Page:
All issues are still in play in the claim by the widow and family of murdered Garda Tony Golden for compensation, the High Court was told today. Mr Justice Michael Twomey heard the trial may take up to five days.
Barrister Eamonn M.J. Coffey, counsel for Garda Golden’s widow, Nicola, and the couple’s three young children, told Judge Twomey that in the absence of expert reports being furnished to them by the State the family could face further stress.
Mr Coffey asked the court to direct that the Minister for Public Expenditure and Reform Paschal Donohue furnish its expert reports to Ms Golden’s legal team which had already agreed to provide the State with what reports it had in its possession.
He said lack of an exchange of reports could mean that Ms Golden could face extended cross-examination during the trial. Ms Golden had been a State nurse with the HSE at the time and had not worked since the shooting of her husband.
“As a result of this tragedy she can no longer work and the trial would have to hear actuarial evidence of her loss of earnings as well as witnesses from her employers with regard to pension rights,” Mr Coffey said. He said there would be evidence from HSE with regard to whether or not an employee absent for a number of years would have to undergo re-training.
Joseph O’Sullivan, counsel for the Minister, said it may yet be possible to narrow outstanding issues between the parties and if this was achievable he felt the trial could possibly be dealt with in three days.
Mr Coffey said Garda Golden was 36 when he had been shot after responding to a domestic violence complaint in Omeath, Co Louth, on October 11, 2015. It is known that settlement talks between the Minister and lawyers for Ms Golden and her three children Andrew, Lucy and Alex, of Blackrock, Co Louth had broken down some time ago..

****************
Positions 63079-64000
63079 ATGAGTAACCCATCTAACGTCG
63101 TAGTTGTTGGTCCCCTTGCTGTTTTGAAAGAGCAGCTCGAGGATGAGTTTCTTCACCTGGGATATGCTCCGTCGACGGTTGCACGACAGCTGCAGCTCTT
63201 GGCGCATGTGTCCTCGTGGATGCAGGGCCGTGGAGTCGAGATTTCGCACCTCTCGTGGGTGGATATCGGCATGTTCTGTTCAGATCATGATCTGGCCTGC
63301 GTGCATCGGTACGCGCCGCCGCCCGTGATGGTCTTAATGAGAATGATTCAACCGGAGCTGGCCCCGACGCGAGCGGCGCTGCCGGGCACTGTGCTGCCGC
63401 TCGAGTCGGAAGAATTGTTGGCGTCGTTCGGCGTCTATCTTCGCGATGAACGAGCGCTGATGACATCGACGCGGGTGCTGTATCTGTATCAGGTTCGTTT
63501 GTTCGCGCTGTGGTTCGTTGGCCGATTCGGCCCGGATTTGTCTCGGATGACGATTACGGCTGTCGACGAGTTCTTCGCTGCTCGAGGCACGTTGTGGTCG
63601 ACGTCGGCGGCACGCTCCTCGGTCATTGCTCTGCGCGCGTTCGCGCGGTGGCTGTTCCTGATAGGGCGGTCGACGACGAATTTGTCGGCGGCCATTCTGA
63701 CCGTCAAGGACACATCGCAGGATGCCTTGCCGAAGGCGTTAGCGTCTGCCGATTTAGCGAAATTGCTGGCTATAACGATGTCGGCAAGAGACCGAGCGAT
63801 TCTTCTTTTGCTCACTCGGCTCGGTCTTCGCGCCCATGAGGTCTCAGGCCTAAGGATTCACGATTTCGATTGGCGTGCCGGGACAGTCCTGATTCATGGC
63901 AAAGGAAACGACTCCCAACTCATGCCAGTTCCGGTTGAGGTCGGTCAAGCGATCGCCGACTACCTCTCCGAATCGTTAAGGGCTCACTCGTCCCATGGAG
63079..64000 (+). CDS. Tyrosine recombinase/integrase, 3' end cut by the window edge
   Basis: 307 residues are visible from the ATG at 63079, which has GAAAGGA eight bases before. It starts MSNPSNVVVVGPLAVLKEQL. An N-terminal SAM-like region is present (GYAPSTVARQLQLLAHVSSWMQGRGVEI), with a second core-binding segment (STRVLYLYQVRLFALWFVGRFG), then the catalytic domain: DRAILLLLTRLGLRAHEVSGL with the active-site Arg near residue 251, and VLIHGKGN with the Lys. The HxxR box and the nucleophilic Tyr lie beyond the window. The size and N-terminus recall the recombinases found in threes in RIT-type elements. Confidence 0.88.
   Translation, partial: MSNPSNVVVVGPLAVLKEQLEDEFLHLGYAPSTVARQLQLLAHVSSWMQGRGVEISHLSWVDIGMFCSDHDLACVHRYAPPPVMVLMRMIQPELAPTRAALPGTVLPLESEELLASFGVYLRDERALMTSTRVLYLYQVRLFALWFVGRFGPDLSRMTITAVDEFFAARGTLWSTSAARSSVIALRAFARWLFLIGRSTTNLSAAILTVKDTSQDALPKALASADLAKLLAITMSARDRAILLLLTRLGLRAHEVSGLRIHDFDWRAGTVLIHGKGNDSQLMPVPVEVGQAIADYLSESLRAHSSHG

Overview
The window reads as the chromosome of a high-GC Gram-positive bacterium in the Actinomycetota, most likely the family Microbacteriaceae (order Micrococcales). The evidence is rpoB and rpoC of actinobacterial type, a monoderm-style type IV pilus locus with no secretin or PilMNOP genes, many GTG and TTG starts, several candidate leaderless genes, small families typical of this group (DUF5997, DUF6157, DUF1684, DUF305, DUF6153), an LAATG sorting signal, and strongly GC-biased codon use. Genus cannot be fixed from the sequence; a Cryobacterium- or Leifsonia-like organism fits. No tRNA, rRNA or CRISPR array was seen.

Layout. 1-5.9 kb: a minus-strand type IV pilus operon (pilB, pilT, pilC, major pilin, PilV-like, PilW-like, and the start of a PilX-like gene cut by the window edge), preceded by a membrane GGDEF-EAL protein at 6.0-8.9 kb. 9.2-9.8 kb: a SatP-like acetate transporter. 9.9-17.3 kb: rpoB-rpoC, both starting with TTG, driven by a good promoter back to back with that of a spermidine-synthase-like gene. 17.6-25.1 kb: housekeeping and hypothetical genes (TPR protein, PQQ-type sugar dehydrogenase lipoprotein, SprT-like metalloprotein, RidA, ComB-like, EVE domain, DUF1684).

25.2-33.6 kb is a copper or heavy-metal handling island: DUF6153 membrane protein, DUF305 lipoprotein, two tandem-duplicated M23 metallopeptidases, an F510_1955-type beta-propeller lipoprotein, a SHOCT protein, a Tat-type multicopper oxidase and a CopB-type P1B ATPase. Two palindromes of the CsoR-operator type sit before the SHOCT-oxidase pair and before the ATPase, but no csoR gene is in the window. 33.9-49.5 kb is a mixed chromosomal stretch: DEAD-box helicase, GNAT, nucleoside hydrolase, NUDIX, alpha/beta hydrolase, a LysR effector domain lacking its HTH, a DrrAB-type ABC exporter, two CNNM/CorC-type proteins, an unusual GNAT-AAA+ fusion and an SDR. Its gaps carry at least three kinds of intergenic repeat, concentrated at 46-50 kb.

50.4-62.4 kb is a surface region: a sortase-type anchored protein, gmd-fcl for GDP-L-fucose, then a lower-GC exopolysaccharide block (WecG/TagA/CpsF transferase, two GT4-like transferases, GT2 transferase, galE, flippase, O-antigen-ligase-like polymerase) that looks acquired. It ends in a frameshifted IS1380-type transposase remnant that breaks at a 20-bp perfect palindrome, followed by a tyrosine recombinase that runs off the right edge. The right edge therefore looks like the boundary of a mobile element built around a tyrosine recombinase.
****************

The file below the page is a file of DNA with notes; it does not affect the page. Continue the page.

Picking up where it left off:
Garda Tony Golden was murdered just over three years ago when he was shot five times and killed in a murder-suicide attack while on duty at Omeath.
Garda Golden, in uniform and unarmed, who had accompanied Siobhan Philips (23) to the house she shared with her physically abusive partner Adrian Crevan Mackin, was brutally killed by Crevan Mackin, a known dissident Republican in the murder-suicide attack.
Crevan Mackin shot Garda Golden in the attack during which he also shot his partner Ms Philips four times, including one bullet to her head, before turning the gun on himself and taking his own life.
Mackin was a convicted criminal and had been charged with IRA membership months before his death and was on bail. He had previously been given a three-year suspended sentence on firearms charges in the North. Several inquiries were mounted into the murder-suicide and the gun attack on Ms Philips.
Ms Philips, who survived her injuries, is living in Co Down. She had two children by Mackin and has issued personal injury proceedings against the Commissioner of An Garda Síochána, the Minister for Justice, Ireland and the Attorney General alleging negligence.
In the absence of a settlement in the application for compensation on behalf of the Golden family the distressed widow will have to undergo the further trauma of giving evidence to the High Court before Judge Twomey who deals with all garda compensation cases.
Judge Twomey said today he would not make an order directing the Minister to disclose expert reports but would consider the application again at a later date.